Suck it, dudez! We're wearin' bloomers & ridin' bi-cycles!
“Let me tell you what I think of bicycling. I think it has done more to emancipate women than anything else in the world. It gives women a feeling of freedom and self-reliance. I stand and rejoice every time I see a woman ride by on a wheel…the picture of free, untrammeled womanhood.”
–Susan B. Anthony, 1896
For more on how the bicycle changed the way women moved and dressed in the transitional 1890s, the types of derision with which they were met (national anti-bloomer brigades?), and the somewhat hysteric concerns the bicycle raised in contemporary minds (“could riding a bicycle be damaging to a woman’s sexual organs? could she [gasp!] potentially become aroused from riding a bicycle???), click here. This essay is from a website dedicated Annie Londonderry, the first woman to ride a bicycle around the world. It looks as though the primary function of the website is to advertise Around the World on Two Wheels by Peter Zheutlin, a book about Annie Londonderry and her victorious adventure. It was just published this past fall and is now widely available, including on Amazon. The book seems to have received many positive reviews, including remarks on its careful research.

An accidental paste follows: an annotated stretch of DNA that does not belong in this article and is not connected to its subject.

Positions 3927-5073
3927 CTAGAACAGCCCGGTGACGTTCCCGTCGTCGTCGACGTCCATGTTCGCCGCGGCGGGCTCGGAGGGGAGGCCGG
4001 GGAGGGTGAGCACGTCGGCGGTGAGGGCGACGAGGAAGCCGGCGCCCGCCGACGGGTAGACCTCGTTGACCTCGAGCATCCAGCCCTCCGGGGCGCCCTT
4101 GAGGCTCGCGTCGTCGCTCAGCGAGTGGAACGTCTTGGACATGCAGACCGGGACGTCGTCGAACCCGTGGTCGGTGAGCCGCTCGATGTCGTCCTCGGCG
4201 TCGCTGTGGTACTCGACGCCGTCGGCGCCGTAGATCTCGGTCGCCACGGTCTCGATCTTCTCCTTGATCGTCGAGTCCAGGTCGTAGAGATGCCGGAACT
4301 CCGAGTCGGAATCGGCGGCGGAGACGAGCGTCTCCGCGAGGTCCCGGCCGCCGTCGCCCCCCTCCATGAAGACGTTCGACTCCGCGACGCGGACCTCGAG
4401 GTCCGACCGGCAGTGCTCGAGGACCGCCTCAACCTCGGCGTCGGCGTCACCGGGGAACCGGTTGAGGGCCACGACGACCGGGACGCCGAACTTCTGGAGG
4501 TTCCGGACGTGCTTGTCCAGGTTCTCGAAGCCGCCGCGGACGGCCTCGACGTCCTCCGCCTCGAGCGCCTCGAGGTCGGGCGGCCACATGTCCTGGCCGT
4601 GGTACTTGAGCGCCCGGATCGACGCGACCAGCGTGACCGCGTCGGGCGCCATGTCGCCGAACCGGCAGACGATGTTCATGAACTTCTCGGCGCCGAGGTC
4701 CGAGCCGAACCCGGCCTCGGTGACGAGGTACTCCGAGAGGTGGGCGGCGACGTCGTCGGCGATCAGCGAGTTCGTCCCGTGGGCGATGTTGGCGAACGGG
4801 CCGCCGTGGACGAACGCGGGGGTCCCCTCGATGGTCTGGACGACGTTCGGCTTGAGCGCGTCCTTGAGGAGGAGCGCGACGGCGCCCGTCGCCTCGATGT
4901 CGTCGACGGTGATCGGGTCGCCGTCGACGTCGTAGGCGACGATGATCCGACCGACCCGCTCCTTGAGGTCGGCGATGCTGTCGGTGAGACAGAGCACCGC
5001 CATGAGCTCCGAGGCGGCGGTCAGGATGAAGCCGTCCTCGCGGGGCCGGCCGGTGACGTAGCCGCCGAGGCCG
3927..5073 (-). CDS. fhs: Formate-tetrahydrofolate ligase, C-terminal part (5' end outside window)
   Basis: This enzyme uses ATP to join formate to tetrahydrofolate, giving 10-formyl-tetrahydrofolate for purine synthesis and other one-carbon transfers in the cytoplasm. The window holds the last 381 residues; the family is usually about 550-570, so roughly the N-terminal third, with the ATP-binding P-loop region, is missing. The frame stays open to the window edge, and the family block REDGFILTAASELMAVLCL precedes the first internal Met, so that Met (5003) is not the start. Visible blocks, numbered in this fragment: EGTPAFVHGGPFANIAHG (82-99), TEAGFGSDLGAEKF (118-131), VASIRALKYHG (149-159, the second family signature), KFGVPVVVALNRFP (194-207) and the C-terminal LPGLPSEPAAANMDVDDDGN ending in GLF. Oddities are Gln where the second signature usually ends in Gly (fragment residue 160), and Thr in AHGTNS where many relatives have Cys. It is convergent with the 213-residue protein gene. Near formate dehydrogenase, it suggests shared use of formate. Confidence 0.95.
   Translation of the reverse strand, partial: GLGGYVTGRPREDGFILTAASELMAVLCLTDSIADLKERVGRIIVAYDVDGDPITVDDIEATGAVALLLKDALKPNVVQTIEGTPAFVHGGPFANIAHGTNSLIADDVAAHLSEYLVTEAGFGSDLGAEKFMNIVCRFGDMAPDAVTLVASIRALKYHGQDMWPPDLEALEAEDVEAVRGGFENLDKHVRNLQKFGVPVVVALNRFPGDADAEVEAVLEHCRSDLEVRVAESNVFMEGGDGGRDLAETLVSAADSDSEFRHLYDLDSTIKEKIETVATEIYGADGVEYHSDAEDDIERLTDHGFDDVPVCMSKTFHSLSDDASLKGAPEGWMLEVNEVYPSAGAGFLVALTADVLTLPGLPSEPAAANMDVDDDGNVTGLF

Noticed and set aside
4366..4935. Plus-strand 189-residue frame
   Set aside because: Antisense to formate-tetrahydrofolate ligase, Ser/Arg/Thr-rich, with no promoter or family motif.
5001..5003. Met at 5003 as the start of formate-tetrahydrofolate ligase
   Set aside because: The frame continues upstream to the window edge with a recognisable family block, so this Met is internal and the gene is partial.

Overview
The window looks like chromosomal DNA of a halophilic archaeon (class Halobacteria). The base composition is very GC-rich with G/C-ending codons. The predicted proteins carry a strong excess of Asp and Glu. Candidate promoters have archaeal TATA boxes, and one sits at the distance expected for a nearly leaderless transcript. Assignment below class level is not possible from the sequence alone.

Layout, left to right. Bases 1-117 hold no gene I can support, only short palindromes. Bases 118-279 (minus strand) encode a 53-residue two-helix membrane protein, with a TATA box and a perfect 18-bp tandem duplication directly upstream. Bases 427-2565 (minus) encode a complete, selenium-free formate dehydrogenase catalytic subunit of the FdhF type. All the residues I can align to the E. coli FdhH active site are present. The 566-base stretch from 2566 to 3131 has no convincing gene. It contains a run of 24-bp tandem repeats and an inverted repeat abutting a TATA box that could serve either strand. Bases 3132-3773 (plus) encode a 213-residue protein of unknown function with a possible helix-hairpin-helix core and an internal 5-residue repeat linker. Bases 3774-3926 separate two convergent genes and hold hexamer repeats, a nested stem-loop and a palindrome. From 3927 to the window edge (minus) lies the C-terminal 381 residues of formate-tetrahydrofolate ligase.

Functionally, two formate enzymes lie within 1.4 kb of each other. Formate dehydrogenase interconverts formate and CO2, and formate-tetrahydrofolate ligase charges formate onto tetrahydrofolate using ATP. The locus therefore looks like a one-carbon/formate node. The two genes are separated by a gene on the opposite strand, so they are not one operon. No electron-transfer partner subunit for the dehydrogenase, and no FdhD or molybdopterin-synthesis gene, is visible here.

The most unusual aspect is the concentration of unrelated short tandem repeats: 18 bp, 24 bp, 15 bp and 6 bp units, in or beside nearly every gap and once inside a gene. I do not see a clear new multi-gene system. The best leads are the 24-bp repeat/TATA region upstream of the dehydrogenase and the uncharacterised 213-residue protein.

It may be a new factoid for my few-and-far-between readers that rugby is one of my passions. However, I’m here to profess my love of the game. If you are either already an avid lover of all things rugby, read on. If not, I hope you’ll let whatever curiosity you may have about this curious game express itself and that you, too, will read on.
To kick off 2010, the Canadian and USA’s women’s national teams will be going head to head for the Atlantic Cup–starting TOMORROW! The competition will feature two matches. The first is tomorrow, January 12, at 12pm PST; the second will take place on Saturday, January 16 at 11am PST. A U20 match is scheduled for Saturday at 10am PST. And, best news yet, all of the matches will be streamed live over the internet on the USA rugby Ustream channel. These games promise to be interesting, especially as potential indicators for performance in the 2010 Women’s World Cup. Twelve teams have qualified and will be competing August 20-September 5 at Surrey Sports Park in Guildford for pool games and Twickenham Stoop Stadium for the semi finals, third place play offs, and the final.
For a little bit more US and Canadian women’s rugby, their history of matches, the Atlantic Cup, and what’s in store this week, check out what one of my favorite rugby blogs has to say about it all.